Date: 28 Aug 1957
Amy Bridges was found murdered in her home on Wednesday 28 August 1957 following an apparent robbery at her home at 12 Selby Gardens in Southall, Middlesex.
It was thought that when she was found that she had been dead for about 24 hours, having been murdered on the Tuesday 27 August 1957, sometime before midday.
Her body was found by the milkman. The milkman, who had lived in Elmbank Way, Hanwell, said that he had noticed the half-pint of milk that he had left the previous day had not been taken in and so went round to the back of the house and took a peep through some French windows and saw Amy Bridges lying there on the floor after which he notified the police.
When the police arrived soon after they broke a pane of glass to gain entry and found Amy Bridges dead on the floor. It was initially thought that she had been beaten to death with a flat iron which was found near her body. However, it was later said that there was an opinion that she was not battered to death with the flat iron and that her injuries might have been caused by a heavy household instrument like an old fashioned colander that had been taken from a hook in the kitchen, it being noted that the colander and the flat iron were both found near her body and were both bloodstained.
12 Selby Gardens was described as one house out of 16 in a cul-de-sac and it was said that she had seldom been out of her house in the previous two years. Following the discovery of Amy Bridges's body the police sealed off the cul-de-sac and only the inhabitants were allowed in.
When the police searched the house they found that it had been ransacked.
At her inquest it was noted that an attache case containing £256 was found along with a Post Office Savings Bank book with £281 credit. However, it was said that about £700, most of which was in gold sovereigns, was stolen. The £256 had been secreted in a little evening handbag in a chest of drawers by Amy Bridges. However, the police later said at the inquest in November 1957 that they were satisfied that they had traced all the money that Amy Bridges had possessed.
It was said that her murderer must have known about her gold sovereigns, which it was said her neighbours knew nothing about, and that they had turned the rooms upside down looking for them.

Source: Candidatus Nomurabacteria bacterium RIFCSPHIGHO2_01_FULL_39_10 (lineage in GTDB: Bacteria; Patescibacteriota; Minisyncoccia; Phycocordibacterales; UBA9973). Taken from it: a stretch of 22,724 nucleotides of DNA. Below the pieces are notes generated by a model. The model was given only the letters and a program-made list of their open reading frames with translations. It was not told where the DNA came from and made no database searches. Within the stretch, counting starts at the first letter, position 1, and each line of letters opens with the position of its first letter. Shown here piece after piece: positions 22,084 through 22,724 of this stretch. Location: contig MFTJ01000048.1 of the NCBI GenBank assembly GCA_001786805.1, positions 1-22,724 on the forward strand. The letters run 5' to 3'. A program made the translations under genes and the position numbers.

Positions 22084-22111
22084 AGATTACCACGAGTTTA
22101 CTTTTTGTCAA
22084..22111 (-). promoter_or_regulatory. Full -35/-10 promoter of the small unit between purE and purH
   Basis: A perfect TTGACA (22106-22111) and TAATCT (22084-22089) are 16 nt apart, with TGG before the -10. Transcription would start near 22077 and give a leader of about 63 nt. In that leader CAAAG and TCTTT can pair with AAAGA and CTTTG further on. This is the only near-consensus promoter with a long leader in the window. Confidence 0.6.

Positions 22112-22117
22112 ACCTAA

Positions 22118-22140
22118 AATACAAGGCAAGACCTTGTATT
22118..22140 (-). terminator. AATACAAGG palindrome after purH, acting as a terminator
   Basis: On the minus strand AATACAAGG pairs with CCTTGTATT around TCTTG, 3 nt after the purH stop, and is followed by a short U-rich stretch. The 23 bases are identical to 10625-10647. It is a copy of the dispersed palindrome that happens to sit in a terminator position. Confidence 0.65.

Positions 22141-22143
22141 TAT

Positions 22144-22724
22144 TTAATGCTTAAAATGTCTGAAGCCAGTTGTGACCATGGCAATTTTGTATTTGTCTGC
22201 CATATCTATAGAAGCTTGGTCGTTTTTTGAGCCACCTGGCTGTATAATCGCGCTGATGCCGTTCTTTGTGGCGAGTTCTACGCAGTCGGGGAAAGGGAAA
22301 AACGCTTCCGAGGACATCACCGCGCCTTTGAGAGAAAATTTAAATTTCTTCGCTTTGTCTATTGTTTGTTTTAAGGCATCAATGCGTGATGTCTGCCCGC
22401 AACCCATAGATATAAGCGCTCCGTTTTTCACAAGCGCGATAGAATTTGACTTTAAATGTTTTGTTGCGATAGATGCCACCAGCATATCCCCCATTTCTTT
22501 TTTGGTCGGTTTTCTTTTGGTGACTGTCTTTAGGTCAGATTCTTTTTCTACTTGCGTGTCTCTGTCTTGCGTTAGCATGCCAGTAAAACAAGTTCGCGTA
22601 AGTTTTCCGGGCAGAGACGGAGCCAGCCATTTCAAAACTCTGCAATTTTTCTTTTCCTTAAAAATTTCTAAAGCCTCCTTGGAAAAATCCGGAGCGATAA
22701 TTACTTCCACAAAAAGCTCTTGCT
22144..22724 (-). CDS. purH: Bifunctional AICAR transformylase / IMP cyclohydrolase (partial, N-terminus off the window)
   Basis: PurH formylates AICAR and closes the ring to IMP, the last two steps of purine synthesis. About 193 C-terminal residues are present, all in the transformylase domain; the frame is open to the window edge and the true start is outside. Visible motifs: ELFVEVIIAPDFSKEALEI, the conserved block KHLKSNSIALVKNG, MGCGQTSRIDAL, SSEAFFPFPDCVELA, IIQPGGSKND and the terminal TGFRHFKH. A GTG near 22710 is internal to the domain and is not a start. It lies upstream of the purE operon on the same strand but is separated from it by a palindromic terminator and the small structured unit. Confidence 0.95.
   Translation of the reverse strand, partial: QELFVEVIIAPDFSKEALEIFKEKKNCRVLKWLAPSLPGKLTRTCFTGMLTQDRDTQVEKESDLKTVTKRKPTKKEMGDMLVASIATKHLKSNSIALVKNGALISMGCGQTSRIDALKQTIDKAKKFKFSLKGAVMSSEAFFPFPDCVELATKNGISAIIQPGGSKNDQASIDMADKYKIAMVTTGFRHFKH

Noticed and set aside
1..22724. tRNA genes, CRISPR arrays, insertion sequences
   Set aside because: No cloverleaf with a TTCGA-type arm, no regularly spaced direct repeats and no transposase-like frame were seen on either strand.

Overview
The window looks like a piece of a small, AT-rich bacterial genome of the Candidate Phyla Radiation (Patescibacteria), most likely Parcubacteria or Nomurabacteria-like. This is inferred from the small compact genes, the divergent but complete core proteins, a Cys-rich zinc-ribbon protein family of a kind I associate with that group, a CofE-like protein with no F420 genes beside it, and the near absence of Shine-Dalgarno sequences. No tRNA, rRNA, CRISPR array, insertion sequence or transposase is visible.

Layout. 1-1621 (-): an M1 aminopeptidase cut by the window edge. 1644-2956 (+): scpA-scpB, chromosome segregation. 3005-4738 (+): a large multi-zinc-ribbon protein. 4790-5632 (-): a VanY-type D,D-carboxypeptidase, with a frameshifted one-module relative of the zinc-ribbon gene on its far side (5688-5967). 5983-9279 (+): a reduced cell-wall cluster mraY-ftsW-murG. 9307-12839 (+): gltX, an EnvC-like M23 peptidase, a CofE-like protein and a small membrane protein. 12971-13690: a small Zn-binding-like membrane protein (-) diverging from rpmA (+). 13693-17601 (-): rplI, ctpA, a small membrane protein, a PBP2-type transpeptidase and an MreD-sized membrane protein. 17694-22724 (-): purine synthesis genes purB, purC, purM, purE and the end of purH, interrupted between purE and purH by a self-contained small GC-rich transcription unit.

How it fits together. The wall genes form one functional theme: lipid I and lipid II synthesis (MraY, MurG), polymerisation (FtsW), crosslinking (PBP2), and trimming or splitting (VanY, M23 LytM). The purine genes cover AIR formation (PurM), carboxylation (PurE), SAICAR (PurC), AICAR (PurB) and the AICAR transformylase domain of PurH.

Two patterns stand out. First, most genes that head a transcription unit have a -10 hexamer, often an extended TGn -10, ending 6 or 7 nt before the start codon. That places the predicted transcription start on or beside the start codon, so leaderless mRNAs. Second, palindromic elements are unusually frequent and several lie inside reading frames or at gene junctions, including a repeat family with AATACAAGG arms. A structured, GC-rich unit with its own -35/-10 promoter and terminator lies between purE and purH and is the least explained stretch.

One of Amy Bridges's nieces, who lived in Peel Road, Woodford, said, 'My aunt was very comfortably off and beside her bank account I knew she had a large number of golden sovereigns hidden in the house. For many years she kept a boarding house at Bognar and I believe made quite a lot of money which she looked after very carefully'.
She was known to her neighbours as a semi-recluse and was partly crippled by a diseased hip and arthritis and walked about with a stick when she went out.
Her post mortem was carried out at Acton mortuary on the Wednesday night, 28 August 1957.
The police said that they were working on the theory that someone that she had known had killed her, saying that they did not think that she would have admitted a stranger into her home.
When the milkman described what he saw he said, 'I thought the old lady might be ill so I went round the back and called out. There was no reply so I tried the back door and it was locked. I thought this was odd and I looked through the French windows. I could see a big black trunk in the room and at first I thought she had been sorting out some clothes. When I looked again I saw Mrs Bridges lying in the middle of the floor with what looked like a bloodstained towel near her neck. It appeared that her head and hands were covered in blood and there was a bloodstained colander on the floor near her. I then decided the best thing to do was to call the police. I waited for the police to come and when they arrived they broke into the house through the back window. She was an eccentric old lady and very difficult to get along with but I got on with her quite well and was fond of her'.
After the police examined her home they found a complete set of finger prints of a man's right hand on the door of the living room where she was found battered to death. It was reported that the fingerprints were thought to have been fresh and that photographic enlargements of them were made by Scotland Yard and searches made at their Criminal Records Office to find a match.
She was known locally as 'Old Widow Hoppy' as well as Mrs Clark. She was said to have had a slight limp and to have had a bent figure which was the reason she was known as Hoppy.